NASA and Software Engineering
Wednesday, November 10, 2004
In 1997, it was a very good year (try this sentence to Sinatra's It was a very good year
). It was a good decade for software engineers, software development in general, and the Internet (Al Gore invented it in that decade). It was the go-go 90s and venture money was handed out at 7-11 stores--it wasn't quite like that, but by the way we talk about it now it sure sounds like it was.
Anyway, during that year Fast Company was a hip on-line and glossy paper magazine (they used to throw great roof-top parties; Toronto's club London, anyone?). One article that has stuck with me since then is called They Write the Right Stuff
. It's a great article, which portrays NASA's software engineers to be a regular bunch with regular 9-5 schedules, yet they manage to deliver reliable software and with minimal number of bugs.
How do they do it? They have a strict process for requirements gathering and a heavy process of detail design documentation. These documents are probably more complete than anything we've ever laid hands on.
Two things to note:
1. NASA software is nothing like business software.
2. NASA software doesn't have to make a profit.
What I'm trying to excuse is that writing software to generate profit leads to small side effects: it must be written quickly and cheaply.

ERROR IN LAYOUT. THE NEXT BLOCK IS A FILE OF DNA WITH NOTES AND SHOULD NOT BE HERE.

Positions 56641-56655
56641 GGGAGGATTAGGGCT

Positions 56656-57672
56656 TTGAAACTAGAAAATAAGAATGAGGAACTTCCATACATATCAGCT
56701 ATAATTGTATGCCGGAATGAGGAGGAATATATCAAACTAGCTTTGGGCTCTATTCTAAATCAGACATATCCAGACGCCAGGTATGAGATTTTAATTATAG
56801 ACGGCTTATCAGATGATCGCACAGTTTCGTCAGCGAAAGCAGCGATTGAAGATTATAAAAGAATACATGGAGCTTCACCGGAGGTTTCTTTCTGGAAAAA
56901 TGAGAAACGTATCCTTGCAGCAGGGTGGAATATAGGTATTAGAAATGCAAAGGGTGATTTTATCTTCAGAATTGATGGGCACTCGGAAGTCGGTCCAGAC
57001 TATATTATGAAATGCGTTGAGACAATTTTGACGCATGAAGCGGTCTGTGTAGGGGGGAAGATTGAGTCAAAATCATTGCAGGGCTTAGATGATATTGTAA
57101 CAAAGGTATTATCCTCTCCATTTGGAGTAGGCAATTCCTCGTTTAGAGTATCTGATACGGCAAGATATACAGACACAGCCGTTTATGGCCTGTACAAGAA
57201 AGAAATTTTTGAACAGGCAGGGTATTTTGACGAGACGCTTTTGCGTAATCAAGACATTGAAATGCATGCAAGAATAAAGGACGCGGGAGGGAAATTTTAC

Can for-profit businesses (or software shops) adopt a NASA-like engineering process and stay profitable in the long run? I wonder...
I used to work at Kennedy Space Center. There was an article in one of the computer magazines about our "state-of-the-art" ethernet network back in the late 90's. It was a running joke because our backbone was a single 10mbit cable at the time. Don't believe everything you read. NASA does a lot of business software and like 80% are failures. They get completed but their intended customers don't use the software. Instead they just go buy something from a vendor
You are correct, NASA isn't in the business of making money, they are in the business of spending it. If you don't spend all your budget, you get less the next year. Their requirements engineering sucked because they would try to do all things for all people. That is why most projects fail in my experience: over-engineering.
I guess repeating the old cliche of "the pasture looks greener on the other side" is in order.
I agree with you, I don't believe everything I read, you are also right to point to the failure rate. We, the public, or outsiders of any corporation are more likely to hear of the products or project that have succeded rather than the one that have failed.
I guess the reality of making business (any type of business) is very different from idealistic and romantic views we have of every profession.
In the end, it's about money: making it, or spending it.